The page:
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There's one thing that has to be made straight about the Big Pipe, the sewer project that has sparked a battle between Toronto and its northern neighbours in York Region.

There is no Big Pipe.

Rather, there is a grid that collects raw sewage from households and businesses in York Region and transports it to a sewage treatment plant, run jointly by York and Durham Regions, on the Lake Ontario shore in Pickering. The so-called Big Pipe is actually a broad plan to expand the system, and it's the environmental consequences of that plan that are at issue.

Digging sewer pipe may seem an improbable cause for hostilities, but the $700-million plan has Toronto's civic leaders worried enough to get involved.

On Thursday, Toronto City Council voted 34 to 3 to join environmental activists in fighting the project tooth and claw. The city will spend $100,000 to study the impact of construction on Toronto's watershed, and ask Ontario's Environment Minister to defer approving construction.

York Region chairman Bill Fisch said that Toronto's interference in the approvals process is unprecedented, and should not have happened on York's sewer project, which will take a decade to complete. "On this issue, there seemed to be something in the air that indicated that reason would not prevail," he said yesterday.

But Toronto politicians said the city's move will protect its interests. "It is not meddling," said Shelley Carroll, chair of the Toronto council's works committee. "It is advocacy for our own citizens."

The city is worried there was inadequate study of the system's impact on groundwater in the Rouge River Valley before the system was approved by the Ministry of the Environment, and that the losses could result in permanent damage to the river.

Gord Miller, Ontario's Environment Commissioner has said that, because of the scope of the project, the provincial Ministry of the Environment should have conducted a full-scale environmental assessment for the project, which would have meant public hearings.

Instead, it expedited a paper review for the parts of the project that it has approved so far.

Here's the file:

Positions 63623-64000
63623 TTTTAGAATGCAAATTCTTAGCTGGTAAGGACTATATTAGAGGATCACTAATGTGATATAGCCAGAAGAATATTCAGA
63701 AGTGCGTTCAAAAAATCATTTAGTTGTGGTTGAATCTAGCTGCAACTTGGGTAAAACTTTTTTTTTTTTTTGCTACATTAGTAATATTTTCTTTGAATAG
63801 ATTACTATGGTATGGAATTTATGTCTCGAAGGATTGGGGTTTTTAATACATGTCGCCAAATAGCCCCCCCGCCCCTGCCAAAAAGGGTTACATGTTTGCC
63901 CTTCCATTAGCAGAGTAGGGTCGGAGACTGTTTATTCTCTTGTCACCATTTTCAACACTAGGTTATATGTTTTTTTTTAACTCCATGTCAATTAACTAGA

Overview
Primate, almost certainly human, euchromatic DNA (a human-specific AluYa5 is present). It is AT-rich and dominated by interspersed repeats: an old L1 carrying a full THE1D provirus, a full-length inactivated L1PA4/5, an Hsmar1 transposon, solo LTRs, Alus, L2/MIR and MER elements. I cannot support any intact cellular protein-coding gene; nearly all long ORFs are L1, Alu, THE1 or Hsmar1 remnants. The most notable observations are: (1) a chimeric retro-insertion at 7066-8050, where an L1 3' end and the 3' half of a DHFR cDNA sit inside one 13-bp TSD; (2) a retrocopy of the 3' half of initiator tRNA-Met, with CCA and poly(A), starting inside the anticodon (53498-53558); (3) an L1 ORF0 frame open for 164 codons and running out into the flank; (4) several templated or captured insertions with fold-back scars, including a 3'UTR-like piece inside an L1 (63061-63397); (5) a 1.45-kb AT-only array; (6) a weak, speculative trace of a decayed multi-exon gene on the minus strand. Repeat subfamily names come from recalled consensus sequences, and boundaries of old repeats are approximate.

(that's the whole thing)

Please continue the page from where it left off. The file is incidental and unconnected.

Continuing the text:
York Region has been planning the expansion since 1997, and there are seven major projects in the current plan, including a 50-per-cent increase in the capacity of the Pickering sewage plant and six sewer pipe projects. Some have been built, some are being built and others are in the planning stages.

The two most controversial lines are the second phase of a line across 16th Avenue in Markham, which will be finished next spring; and a proposal to build another, starting next spring, along 19th Avenue east from Yonge Street and down Leslie Street to link up with the existing system.

Opponents are concerned that the 16th Avenue line is taking away groundwater from the Oak Ridges Moraine aquifer, which supplies the headwaters of the Rouge River.

David Donnelly, as the lawyer for Markham resident Jim Robb, is leading a court challenge to the York project.

He said an engineering study commissioned by the group Environmental Defence shows the sewer system "is robbing the ecosystem of an enormous amount of water."

He said that the report estimates that 100,000 cubic metres of groundwater a day flow out of the YDSS into the treatment plant in Pickering, a volume that leaves the regional ecosystem short of water.

And once the dewatering during construction is finished, "the infiltration [of ground water directly into the sewer pipe]is of much more serious concern to environmentalists. It really robs the ecosystem of the groundwater."

York Region's current sewer system was built in the 1970s and 1980s, and is now close to the limits of its capacity. That system will be strained further as York Region grows from its current population of 910,000 to 1.5 million in 2031. The region says the Big Pipe will service developments that have already been planned.

But the 19th Avenue line -- designed to relieve pressure on the existing system -- will run through the heart of the Oak Ridges Moraine, making it easy to service that sensitive area for development. Opponents worry about long-term development pressure on the Moraine.

Sewers potentially reduce the amount of groundwater in two ways. To keep the workers who build sewers from drowning, water will be pumped out while digging the tunnels for sewer pipes that can be two to three metres in diameter.

And after the sewer is installed, there may be leakage of water into the pipe in areas, such as passages through a deep aquifer, where the external water pressure is higher than the internal pressure in the sewer, but such leaks are usually detected through regular inspection.

York Region has acknowledged that the first phase of building the 16th Avenue sewer line, finished in 2003, had a negative impact on local watersheds.

But the region defends its current work as environmentally sensitive. For the second phase, which is about 40 per cent done, the region received authority from the province to pump out as much as 38,000 litres of groundwater a minute, said Debby Korolnek of York Region's works department.

But the volume pumped out never reached the limit, taking about 20,000 litres for most of the construction, she said. The heavy pumping for the 16th Avenue sewer will end in December, and will stop altogether when the line is finished in the spring, she added.

The broad disagreement on the pipe's impact could have major political consequences. Other important issues, such as transit and transportation, extend across regional boundaries, and if this turns out to be the opening battle in a wider war, it would be a major setback for regional co-operation.

"I hope it doesn't bring problems across the Greater Toronto Area," Mr. Fisch said.